Metallic clanking noises are not normal in a deer's environment. Add that to the fact that you've mortally wounded the deer. At that point, pure adrenaline and an instinct to survive is what is keeping that wounded animal alive.

    Having been shot, running on adrenaline/instinct and hearing unnatural, metallic clanking noises is going to compel that animal to keep running, to keep going to get away from whatever has just wounded it. Even 10 minutes after the shot when that deer may have already crashed and laid down to die in peace, hearing a hunter climb down from his or her stand will almost assuredly cause that deer to make another push to get away from your location.

    It has happened to me, but only once. I make sure I sit absolutely quiet for at least 30-40 minutes after the shot to give that animal a chance to die peacefully, without taking the risk of pushing it further than it intended on going by making unnatural clanking noises. That is my hunch.

    As far as the blood trails for those two does, I don't have a distinct explanation for that. Maybe they took a hard turn somewhere along the way?

    In regards to the buck you mentioned, I can offer an observation. In the first minutes after you shot that buck, and, depending upon where the arrow hit, there may have been enough pressure in the deer's body cavity such that initially, blood isn't simply running down its sides - it may be spraying to either side of the animal. That can definitely lead to a weak blood trail, especially close to your arrow and first blood. Once some of that pressure has been relieved because of blood loss (when 'its bottom fell out') then you'll start to see that nice, easy to follow trail. In the future, if you think that might be the case, you can look at nearby trees to see if any spray has left a mark as the deer passes those trees in its flight.

    I hope that helps. Again, congratulations on your first recovery of the season!
    @ MBoone, I see you have bow hunted one season and are in your second. I know your intentions are well meant but I have been bow hunting 8 years and have trailed many, many, many deer. Trust me I know what I am doing when it comes to finding deer, Noise in the woods etc. Noise is not always an issue for deer. I have killed deer with a bow 100 yards from a house with screaming kids in the yard. One year I killed one 50 yards away from a log loader while they were cutting the woods down. It had been going on for a week straight and the deer just got use to!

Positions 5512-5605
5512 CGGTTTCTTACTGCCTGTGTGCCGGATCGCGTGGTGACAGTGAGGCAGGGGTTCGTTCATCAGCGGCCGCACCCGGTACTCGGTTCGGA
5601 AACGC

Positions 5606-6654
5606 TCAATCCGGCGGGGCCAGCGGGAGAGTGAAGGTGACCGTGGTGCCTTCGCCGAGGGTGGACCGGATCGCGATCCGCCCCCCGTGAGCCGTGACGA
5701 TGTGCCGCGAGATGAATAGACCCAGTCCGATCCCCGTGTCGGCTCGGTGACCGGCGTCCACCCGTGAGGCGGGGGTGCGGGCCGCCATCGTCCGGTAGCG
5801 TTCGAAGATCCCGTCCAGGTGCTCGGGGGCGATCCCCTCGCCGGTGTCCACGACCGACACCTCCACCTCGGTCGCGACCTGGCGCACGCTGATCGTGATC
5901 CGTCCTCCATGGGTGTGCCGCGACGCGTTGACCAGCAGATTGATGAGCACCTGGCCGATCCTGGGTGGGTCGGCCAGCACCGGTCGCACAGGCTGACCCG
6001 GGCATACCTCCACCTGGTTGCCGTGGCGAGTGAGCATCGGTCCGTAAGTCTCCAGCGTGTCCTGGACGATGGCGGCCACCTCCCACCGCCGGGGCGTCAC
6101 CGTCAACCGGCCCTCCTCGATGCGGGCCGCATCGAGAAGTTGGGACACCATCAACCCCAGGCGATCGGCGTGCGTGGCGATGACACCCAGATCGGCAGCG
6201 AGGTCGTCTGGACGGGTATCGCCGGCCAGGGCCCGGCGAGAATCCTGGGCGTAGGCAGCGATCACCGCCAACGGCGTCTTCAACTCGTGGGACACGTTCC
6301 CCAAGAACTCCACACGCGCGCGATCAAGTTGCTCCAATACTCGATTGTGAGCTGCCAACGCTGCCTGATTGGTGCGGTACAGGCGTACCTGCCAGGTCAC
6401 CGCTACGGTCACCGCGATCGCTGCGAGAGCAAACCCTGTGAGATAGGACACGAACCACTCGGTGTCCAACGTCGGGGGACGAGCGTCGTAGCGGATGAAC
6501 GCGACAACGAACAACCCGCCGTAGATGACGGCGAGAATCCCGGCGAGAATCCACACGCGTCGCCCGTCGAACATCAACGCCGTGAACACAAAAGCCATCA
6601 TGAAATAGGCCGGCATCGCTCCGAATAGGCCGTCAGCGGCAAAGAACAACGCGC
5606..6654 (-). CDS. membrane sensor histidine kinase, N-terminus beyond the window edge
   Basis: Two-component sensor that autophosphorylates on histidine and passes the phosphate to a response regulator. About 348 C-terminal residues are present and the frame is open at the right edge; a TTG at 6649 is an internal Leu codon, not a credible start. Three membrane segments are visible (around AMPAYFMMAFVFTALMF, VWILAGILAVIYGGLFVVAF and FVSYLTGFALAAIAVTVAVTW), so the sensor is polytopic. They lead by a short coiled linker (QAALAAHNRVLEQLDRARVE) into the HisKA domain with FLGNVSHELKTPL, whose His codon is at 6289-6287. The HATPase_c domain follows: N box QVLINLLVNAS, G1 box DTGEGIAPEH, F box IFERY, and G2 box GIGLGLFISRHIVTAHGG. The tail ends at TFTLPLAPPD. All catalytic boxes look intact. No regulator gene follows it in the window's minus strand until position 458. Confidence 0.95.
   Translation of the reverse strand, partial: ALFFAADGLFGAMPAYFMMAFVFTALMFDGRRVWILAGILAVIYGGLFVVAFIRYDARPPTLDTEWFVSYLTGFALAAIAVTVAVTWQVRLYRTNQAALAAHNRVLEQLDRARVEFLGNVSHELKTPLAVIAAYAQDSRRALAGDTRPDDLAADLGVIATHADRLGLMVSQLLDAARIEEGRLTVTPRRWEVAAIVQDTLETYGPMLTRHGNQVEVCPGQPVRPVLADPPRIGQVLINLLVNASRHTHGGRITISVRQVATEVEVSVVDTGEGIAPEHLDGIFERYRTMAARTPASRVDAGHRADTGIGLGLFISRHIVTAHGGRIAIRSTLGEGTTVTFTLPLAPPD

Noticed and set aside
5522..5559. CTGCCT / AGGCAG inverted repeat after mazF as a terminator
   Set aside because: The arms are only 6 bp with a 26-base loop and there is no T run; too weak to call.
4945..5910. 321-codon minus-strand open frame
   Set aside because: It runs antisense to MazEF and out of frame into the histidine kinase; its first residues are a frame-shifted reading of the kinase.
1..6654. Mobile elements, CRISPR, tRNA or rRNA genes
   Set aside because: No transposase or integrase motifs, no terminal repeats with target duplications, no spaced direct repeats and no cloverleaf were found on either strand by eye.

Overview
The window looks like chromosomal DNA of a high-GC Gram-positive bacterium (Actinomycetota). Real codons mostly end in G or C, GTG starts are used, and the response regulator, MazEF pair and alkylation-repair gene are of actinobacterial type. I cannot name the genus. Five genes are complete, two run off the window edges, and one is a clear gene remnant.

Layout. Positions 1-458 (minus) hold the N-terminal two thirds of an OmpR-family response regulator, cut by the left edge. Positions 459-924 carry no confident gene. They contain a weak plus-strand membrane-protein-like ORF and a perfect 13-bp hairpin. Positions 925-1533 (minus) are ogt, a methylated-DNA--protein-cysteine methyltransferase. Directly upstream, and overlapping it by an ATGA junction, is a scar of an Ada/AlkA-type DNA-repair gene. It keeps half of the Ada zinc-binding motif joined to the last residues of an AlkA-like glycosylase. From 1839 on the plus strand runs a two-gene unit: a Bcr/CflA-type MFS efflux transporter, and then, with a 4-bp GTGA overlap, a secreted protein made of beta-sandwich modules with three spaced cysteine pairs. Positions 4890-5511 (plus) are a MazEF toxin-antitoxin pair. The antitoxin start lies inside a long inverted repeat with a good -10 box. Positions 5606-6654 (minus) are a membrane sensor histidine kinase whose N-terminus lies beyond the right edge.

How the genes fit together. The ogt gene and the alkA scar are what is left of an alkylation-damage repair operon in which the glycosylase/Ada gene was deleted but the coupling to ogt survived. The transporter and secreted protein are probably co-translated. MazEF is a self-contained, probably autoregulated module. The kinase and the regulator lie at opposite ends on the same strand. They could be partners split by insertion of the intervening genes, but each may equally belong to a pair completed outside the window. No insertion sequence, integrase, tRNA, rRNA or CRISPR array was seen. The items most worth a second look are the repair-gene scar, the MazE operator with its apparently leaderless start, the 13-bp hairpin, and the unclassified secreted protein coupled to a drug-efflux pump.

To date I have killed 22 deer with a bow and many more with a gun. Last year I killed 9 deer and 4 were with the bow. For a total of 50 since 10-1-2003, when I started bow hunting, late in life.

    Go get on a tree and post us some pictures of your harvest!

    I wasn't questioning your abilities at all, and I know every man has his way of going about hunting. I thought some discussion might help me reinforce some of the points I've learned, in addition to maybe generating some other discussions through different people's perspectives. And indeed, it was a good conversation. I find it interesting to hear about other people's experiences because I'm sure we all want to learn more about the sport, and what better way to find out than through some good 'ol discussion?

    I'll get a photo or two up at some point. I harvested a doe a little over a week ago, but I was doing it all solo, so I couldn't really get a good picture. It was also after dark and still a bit warm when I found her - I was more concerned with taking care of the meat. Oh well. I'll get a pic of the next one, just for you, Viper.